Wednesday, December 15, 2010

The Pleasures of Teaching History

Chris Webber:

Axtell, J. (2001, August 14). The Pleasures of Teaching History. History Teacher, 34(4), 443-446.
This is a great article and very relevant to me, being a history teacher. The author explains how alarmed he is that most young American students are so ignorant of most things historical, and are also very naïve when it comes to all things historical. He mentions that history teachers have “professionally challenging and socially important jobs…” , which just happen to be very enjoyable. The article suggests that as a history teacher it is important at the beginning of the instructional year to attempt to combat pseudo-familiar historical stereotypes. According to Mr. Axtell students have these stereotypes because of their propensity to associate self-knowledge with historical knowledge. This self knowledge, according to the author, is usually learned through identification with superficial actors that become familiar to the students over a long periods of time. The fun part of the job as a history teacher begins when the teacher starts to remove these ingrained stereotypes and starts to replace that with actual historical facts as they pertain to the world in which the students live.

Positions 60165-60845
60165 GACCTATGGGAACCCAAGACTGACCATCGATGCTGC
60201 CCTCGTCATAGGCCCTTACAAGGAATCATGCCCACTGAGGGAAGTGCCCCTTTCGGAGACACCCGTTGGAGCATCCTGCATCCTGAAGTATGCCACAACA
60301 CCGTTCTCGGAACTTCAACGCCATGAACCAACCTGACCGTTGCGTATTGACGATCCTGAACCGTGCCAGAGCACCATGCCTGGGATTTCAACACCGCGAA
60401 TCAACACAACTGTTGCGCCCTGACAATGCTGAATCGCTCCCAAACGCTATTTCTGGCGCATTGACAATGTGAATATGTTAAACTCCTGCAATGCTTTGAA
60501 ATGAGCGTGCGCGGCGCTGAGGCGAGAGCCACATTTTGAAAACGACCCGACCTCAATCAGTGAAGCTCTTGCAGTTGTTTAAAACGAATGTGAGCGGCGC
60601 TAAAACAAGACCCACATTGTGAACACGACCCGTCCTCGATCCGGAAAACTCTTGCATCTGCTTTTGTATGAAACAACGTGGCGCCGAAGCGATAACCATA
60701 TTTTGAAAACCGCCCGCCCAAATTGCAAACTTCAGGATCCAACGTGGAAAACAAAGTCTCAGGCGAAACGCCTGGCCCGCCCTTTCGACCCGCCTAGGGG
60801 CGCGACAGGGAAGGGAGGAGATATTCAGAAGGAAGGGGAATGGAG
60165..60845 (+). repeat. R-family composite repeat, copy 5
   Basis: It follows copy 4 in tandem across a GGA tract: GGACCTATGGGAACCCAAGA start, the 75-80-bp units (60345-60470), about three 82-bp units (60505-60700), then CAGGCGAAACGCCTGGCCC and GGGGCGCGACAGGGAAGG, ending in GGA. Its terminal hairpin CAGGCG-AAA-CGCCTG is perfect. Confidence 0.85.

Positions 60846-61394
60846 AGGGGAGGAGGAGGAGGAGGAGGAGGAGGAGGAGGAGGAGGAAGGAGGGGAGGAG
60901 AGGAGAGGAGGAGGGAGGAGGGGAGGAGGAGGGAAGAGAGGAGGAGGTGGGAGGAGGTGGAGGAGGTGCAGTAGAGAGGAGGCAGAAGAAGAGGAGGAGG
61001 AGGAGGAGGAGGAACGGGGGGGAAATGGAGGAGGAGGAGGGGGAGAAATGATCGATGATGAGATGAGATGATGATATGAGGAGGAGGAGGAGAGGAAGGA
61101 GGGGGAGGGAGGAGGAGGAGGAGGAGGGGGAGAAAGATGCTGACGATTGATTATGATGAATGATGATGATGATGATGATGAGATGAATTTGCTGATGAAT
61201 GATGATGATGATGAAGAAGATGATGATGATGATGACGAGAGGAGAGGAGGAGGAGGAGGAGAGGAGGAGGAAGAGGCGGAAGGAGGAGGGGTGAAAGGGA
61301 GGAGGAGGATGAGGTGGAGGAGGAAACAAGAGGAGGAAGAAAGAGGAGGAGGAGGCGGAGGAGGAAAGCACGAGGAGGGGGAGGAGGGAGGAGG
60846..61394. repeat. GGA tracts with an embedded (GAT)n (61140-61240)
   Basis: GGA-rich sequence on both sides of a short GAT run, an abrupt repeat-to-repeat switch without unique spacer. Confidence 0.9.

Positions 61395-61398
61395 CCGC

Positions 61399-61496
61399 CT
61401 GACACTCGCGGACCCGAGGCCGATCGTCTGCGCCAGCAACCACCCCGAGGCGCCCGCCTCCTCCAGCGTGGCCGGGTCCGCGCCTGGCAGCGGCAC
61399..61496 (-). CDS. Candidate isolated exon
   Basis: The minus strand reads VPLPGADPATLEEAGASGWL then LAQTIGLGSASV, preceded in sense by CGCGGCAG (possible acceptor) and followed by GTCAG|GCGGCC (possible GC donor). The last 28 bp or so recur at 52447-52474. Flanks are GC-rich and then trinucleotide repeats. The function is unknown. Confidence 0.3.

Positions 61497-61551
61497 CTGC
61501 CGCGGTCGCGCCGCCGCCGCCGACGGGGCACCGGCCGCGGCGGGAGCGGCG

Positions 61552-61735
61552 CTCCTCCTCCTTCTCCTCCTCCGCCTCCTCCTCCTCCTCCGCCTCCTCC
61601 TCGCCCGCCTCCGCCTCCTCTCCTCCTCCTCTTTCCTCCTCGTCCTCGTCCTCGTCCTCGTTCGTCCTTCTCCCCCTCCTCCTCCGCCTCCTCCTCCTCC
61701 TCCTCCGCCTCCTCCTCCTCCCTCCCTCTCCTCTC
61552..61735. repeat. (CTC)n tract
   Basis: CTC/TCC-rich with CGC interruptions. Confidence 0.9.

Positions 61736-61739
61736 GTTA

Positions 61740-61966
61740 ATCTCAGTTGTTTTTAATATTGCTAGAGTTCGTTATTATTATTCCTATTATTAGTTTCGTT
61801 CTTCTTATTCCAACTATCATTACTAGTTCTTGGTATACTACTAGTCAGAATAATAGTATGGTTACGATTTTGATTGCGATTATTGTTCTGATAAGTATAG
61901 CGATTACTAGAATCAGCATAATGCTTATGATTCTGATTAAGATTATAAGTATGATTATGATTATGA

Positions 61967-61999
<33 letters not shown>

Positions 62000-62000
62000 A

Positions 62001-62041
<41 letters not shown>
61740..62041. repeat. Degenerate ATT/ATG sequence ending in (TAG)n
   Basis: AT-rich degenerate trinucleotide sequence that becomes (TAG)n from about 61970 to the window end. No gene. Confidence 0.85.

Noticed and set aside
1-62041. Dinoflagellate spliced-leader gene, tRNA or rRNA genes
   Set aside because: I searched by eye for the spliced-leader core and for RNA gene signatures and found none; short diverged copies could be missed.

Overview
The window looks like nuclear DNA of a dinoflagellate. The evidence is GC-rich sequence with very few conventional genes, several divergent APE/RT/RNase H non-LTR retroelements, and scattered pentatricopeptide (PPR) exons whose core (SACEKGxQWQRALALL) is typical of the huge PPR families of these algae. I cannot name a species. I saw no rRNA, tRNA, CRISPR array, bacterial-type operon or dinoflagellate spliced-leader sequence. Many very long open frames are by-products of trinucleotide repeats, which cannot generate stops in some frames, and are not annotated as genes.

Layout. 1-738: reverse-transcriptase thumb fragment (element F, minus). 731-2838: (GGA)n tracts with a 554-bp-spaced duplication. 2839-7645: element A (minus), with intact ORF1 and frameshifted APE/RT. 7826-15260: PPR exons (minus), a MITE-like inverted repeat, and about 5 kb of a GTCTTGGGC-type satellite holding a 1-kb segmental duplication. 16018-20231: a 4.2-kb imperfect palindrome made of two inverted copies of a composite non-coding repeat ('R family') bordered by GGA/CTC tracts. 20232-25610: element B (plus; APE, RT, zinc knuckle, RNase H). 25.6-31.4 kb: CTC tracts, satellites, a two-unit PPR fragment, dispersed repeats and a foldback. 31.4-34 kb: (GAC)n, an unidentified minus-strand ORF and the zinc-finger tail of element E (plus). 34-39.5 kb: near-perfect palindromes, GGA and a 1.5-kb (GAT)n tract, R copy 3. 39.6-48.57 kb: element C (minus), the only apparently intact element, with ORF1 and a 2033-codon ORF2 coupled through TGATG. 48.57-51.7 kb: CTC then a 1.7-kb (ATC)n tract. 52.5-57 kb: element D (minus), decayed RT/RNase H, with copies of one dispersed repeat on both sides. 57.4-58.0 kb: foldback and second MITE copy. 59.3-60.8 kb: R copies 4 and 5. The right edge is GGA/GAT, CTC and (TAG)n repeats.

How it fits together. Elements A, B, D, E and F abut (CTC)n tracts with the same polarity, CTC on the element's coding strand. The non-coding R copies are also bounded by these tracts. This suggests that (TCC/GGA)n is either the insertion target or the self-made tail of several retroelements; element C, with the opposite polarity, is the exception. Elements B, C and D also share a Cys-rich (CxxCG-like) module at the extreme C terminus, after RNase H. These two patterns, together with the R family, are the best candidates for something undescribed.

The author mentions at length, and very honestly, that other pleasures of teaching history include the idea that we can talk about our favorite countries, characters, tribes etc. with students, that we get to use professional deductions to travel to exotic locations, and that we get to use deductions to buy books that we would usually buy anyway. I totally agree with these “perks” of being a history teacher and found this article to be very validating of my choice of profession.

1 comment:

Carlos Bandeira Cravid said...

Experiências individuais ensina até os mais sábios.

Post a Comment